Building

The last Decade in IP (2): The Mind’s Eye Strategy

In my last article, I explained one of the most cost-effective Intellectual Property protection strategies that a brand holder could deploy, that of education, education, education.

2017-10-19

by Stuart Fuller (CentralNic)

By arming their loyalist customers, the brand advocates, many organizations are effectively outsourcing a significant amount of the detection and reporting of IP infringement whilst in the process creating stronger bonds with the brand itself.

If that was a truly replicable and effective strategy across all verticals and for all companies then the world would be a happier place. Unfortunately, IP infringement is significantly more pervasive and impacts almost every organization at some level and so brand holders need to have other options over and above the basics of educating customers on the pitfalls of buying counterfeit items.

As much as they would like to, it is inconceivable for a IP rights holder to wage war on every infringement that could possibly be out there both online and offline. Some organizations will turn a blind eye to issues, others are completely ignorant of the problems. Many brand holders will dip their toe into the world of brand protection, taking action against a small number of infringers, potentially those who appear to be having the most damage on the brand and its IP.

The right brand protection strategy for one brand holder may be completely unsuitable for another, based on the resources they have at their disposal, their industry, their appetite for eliminating the problems and the damage the abuse is causing to revenues, reputation and ultimately customer confidence. An alternative and often additional approach to the Education Strategy is the Mind’s Eye Strategy where the limited resources of an organization are focused on a small number of intellectual property infringers who appear to be responsible for the volume of infringements. Doesn’t sound like rocket science does it, but you will be surprised how often organizations try to boil the ocean with a scattergun approach and overcommit themselves, essentially setting themselves up for failure before they really begin. In other words, an organization needs to pick its battles carefully, ones where the return on investment is clear to see.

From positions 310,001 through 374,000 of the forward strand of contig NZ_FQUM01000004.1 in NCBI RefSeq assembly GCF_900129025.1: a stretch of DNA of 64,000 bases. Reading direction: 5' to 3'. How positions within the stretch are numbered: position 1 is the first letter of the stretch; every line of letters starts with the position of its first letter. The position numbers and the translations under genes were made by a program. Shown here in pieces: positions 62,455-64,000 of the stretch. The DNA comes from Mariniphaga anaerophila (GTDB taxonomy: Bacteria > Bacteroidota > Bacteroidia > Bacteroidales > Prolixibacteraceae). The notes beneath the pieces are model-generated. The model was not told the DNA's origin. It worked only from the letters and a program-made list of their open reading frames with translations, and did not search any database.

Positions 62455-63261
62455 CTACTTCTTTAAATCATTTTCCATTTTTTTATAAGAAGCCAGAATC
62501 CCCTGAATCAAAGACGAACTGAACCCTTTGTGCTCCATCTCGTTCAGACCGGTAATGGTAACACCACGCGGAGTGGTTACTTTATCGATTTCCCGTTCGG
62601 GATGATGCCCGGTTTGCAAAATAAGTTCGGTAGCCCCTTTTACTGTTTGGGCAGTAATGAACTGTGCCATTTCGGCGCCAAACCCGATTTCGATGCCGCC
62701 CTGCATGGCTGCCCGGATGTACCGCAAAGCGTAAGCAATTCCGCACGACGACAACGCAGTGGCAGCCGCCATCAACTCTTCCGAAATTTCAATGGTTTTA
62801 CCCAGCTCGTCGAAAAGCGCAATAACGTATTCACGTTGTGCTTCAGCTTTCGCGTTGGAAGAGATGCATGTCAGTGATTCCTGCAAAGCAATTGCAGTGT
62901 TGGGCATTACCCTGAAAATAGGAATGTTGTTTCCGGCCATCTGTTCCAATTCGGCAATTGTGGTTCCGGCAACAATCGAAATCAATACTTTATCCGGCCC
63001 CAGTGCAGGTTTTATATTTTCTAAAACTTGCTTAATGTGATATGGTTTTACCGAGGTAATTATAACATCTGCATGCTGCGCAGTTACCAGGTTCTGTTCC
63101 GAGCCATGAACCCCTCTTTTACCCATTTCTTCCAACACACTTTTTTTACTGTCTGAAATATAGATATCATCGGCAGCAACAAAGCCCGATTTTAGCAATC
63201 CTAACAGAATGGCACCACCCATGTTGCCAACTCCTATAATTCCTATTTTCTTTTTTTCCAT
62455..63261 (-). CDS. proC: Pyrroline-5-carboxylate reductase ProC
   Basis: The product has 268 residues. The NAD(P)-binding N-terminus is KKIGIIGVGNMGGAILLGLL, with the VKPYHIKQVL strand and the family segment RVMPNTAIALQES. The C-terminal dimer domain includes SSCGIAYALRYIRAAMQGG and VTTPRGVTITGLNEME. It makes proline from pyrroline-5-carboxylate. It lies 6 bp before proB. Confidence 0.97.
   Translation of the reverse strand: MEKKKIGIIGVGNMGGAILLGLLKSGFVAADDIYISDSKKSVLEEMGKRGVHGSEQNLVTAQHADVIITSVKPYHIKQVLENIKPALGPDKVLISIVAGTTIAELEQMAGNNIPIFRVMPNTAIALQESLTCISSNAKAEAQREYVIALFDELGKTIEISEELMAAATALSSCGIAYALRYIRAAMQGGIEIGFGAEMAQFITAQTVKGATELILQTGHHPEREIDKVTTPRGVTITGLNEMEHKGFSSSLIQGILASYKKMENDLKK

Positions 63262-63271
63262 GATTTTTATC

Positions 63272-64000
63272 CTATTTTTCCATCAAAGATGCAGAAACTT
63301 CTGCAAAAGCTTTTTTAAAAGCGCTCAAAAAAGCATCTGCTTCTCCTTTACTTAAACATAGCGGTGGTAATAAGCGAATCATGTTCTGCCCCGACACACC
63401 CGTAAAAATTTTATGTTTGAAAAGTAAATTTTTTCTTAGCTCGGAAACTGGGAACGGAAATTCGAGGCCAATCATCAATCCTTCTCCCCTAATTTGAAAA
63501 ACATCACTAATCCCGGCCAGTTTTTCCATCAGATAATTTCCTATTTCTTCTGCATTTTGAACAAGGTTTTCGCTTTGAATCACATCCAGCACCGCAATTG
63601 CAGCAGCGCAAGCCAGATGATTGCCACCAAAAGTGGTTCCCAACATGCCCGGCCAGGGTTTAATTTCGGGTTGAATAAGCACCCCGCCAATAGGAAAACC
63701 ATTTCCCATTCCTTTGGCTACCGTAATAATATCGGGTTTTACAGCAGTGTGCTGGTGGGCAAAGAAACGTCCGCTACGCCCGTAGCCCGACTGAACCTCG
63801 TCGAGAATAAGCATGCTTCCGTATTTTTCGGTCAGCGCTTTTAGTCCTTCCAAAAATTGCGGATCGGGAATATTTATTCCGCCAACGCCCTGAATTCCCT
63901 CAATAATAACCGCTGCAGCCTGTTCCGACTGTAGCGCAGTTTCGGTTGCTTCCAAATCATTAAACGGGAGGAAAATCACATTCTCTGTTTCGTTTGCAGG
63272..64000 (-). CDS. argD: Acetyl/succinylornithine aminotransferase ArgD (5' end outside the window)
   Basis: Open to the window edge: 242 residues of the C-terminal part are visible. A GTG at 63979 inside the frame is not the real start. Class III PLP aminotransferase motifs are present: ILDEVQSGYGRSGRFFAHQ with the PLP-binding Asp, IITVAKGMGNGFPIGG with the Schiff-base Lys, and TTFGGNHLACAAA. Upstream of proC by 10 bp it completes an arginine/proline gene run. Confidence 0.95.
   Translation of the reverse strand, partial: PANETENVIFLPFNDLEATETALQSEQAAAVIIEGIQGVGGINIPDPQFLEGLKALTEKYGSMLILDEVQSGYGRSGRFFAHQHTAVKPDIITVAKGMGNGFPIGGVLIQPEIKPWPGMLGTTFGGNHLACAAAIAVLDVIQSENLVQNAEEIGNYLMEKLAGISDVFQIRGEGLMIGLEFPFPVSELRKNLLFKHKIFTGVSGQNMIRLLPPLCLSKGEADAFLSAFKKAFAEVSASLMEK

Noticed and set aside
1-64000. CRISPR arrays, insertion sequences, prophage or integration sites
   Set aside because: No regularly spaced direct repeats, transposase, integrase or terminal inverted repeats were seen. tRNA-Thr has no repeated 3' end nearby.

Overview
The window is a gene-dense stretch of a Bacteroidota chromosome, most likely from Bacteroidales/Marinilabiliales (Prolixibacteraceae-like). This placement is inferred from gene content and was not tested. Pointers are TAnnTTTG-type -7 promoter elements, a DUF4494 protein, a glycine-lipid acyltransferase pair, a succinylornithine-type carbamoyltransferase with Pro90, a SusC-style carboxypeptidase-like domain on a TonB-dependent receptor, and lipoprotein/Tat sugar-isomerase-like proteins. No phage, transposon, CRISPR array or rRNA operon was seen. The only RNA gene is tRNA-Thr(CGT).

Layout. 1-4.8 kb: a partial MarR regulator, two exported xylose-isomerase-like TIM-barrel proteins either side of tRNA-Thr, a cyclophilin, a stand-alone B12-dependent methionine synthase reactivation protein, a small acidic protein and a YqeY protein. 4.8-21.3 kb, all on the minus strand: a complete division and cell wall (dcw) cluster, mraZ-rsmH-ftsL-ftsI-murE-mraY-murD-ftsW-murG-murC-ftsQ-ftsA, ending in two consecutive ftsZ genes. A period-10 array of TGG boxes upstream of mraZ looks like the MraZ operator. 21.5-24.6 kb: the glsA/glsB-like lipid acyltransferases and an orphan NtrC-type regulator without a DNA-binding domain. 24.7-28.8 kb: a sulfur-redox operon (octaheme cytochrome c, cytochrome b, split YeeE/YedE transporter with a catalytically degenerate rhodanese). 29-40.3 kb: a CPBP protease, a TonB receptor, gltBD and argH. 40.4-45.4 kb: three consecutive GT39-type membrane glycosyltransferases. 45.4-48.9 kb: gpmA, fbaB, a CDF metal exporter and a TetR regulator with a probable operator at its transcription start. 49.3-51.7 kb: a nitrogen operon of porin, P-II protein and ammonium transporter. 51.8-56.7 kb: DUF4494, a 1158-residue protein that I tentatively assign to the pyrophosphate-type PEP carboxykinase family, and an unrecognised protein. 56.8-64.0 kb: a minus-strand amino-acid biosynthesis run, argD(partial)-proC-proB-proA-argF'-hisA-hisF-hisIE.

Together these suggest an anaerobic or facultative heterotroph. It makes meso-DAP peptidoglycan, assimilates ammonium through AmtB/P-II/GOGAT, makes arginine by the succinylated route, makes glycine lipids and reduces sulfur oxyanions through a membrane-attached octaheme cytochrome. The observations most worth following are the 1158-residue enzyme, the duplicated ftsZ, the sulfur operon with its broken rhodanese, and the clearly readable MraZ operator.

One vertical that not only faces the biggest issues from abusers but also the biggest impact is the finance sector. It took years of education and marketing spend from some of the biggest organizations in the world to build trust in the Internet. Fifteen years ago, the Internet was still viewed by many consumers as a lawless place, somewhere where cyber criminals lurked around every virtual corner. Today, our attitudes may have changed but the threats are still even more real. Despite that we will happily share personal and even financial information at the touch of a button, using apps on our smartphones as part of the connected generation. In our quest to become more engaged, more liked, more present, we will often accept requests on popular Social Media networks to become “friends” with people we barely know. We will intentionally, or more often than not unintentionally, share the most personal of details with people we have never met before. Herein lies one of the fundamental threats posed by the Internet and one of the reasons why cybercrime is showing no sign of abating.

Talk to any Chief Security Officer at a financial institution today and he will tell you the bad guys rarely come through the front door these days. The biggest threats come from those who hide behind a mask of ones and zeros and rarely commit the crimes themselves. These cyber criminals devote their life to beating the banks but the financial institutions greatest weakness is actually their own customers.